Two days, in fact. The occasion was La Fête du Champagne, a celebration of the wines of the region organized by Liem and Daniel Johnnes. New Yorkers are familiar with this event: it’s been held each year in their city since 2014. This was the first time it has moved elsewhere, and so London, another great Champagne-loving city, had the pleasure of hosting 27 producers and a great many more Champagne lovers from San Francisco, Portland, New York, Peru, Hong Kong, Japan – and those were only the ones I managed to talk to. But if those guests and producers thought that part of the Strand was closed to vehicles for their benefit, or that the unusual numbers of police at both entrances to The Savoy Hotel were to protect them, let me disabuse them: Benjamin Netanyahu was a fellow guest at the hotel. Funnily enough, he didn’t join us.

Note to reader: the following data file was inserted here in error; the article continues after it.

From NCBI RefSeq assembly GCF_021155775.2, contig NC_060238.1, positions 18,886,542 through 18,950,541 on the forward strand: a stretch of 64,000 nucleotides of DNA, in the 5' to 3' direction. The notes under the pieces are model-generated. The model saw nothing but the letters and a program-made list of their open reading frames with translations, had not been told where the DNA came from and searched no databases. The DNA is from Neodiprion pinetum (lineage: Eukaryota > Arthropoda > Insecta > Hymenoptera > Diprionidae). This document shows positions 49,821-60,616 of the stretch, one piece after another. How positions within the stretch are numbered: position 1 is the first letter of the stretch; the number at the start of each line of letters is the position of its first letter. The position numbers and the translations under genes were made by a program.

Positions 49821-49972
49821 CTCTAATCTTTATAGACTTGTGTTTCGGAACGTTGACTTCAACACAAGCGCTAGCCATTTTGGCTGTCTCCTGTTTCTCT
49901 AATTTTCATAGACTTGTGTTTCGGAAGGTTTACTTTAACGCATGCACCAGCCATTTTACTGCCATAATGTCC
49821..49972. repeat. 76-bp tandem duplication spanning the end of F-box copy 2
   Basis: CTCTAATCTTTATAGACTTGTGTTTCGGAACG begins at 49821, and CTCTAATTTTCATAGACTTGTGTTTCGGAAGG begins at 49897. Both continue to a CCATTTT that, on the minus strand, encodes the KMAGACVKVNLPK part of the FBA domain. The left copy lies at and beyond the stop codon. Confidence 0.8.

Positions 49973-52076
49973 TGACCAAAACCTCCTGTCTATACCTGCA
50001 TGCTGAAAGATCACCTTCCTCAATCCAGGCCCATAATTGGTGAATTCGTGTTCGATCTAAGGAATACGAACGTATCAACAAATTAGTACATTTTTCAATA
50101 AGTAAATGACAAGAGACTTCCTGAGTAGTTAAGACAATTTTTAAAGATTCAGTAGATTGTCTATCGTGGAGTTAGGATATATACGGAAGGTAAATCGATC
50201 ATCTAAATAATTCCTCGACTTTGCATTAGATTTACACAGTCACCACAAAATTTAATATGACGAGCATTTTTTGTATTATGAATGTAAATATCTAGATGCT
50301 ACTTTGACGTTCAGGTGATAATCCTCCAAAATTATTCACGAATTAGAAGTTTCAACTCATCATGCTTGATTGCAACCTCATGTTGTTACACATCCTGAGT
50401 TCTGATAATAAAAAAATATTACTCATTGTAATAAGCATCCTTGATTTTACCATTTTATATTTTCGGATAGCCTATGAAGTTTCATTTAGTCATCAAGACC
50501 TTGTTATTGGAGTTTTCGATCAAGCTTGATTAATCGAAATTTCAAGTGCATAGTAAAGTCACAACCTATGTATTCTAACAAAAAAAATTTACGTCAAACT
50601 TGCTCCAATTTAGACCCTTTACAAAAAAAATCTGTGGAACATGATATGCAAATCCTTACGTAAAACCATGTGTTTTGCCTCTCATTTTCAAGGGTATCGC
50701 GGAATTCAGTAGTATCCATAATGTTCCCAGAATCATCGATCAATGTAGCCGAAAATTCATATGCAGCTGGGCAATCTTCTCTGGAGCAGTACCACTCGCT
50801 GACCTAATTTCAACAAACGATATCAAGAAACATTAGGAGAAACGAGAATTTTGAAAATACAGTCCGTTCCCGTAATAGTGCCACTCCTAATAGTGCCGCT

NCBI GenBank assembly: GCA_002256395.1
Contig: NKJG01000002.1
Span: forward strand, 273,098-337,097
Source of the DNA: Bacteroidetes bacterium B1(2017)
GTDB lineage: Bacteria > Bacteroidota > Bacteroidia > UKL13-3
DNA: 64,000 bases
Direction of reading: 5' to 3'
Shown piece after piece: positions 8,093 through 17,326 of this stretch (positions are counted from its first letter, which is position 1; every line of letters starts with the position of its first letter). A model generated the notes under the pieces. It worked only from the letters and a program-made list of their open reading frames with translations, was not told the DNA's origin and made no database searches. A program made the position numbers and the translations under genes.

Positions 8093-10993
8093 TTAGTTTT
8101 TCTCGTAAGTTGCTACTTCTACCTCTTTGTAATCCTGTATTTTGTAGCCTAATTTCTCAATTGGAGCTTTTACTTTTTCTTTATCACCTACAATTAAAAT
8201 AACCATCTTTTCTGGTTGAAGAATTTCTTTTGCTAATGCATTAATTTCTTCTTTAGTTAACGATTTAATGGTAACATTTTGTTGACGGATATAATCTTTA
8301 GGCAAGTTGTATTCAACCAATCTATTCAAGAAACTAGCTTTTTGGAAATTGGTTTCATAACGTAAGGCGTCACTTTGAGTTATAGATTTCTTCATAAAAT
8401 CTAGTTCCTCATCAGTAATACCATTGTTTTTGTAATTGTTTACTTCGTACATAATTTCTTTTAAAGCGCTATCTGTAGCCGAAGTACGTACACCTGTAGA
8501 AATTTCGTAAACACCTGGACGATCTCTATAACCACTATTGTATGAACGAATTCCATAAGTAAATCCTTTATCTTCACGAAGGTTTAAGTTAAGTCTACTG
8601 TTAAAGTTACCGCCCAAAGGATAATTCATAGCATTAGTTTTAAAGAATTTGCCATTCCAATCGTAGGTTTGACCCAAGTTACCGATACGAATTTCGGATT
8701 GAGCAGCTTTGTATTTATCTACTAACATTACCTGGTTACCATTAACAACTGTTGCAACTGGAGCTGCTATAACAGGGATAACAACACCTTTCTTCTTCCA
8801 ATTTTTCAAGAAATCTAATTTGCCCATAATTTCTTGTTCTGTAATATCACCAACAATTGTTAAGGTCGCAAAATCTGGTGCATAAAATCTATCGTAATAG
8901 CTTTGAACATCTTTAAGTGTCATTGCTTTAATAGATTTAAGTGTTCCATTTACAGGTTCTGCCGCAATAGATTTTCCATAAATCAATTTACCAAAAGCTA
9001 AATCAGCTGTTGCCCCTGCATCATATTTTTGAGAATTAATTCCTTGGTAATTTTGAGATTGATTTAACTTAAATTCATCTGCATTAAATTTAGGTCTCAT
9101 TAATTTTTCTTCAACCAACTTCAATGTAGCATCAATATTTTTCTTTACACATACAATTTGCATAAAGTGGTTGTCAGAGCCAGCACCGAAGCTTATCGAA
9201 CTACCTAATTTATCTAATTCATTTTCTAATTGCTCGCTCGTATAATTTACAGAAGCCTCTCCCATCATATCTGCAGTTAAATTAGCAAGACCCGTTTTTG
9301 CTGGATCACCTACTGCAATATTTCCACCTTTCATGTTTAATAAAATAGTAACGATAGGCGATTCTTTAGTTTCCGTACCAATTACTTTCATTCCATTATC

On Friday night there was a dinner at 108 Garage, a newish, industrial-chic, restaurant in west London’s Golborne Road. The food here is original, inventive and perfectly judged; Chris Denney’s cooking is deft and assured. The Champagne, on this occasion, was Dom Pérignon: precision meets precision. Chef de cave Richard Geoffroy came over to introduce the 2009, 2005, 2003, P2 2000, Rosé 2005, P3 1990, P3 1985 and P3 1973, and I wish I’d been there.
Saturday, though, was the main day. There were two seminars in the morning: one on Dom Ruinart Rosé by Dom Ruinart chef de cave, the ever-informative and genial Frédéric Panaïotis. He presented the non-vintage, the NV in magnum, the 2002, 1998 in magnum, 1990 in magnum and 1988, and talked of the Champagne soils and climates that produce great rosé.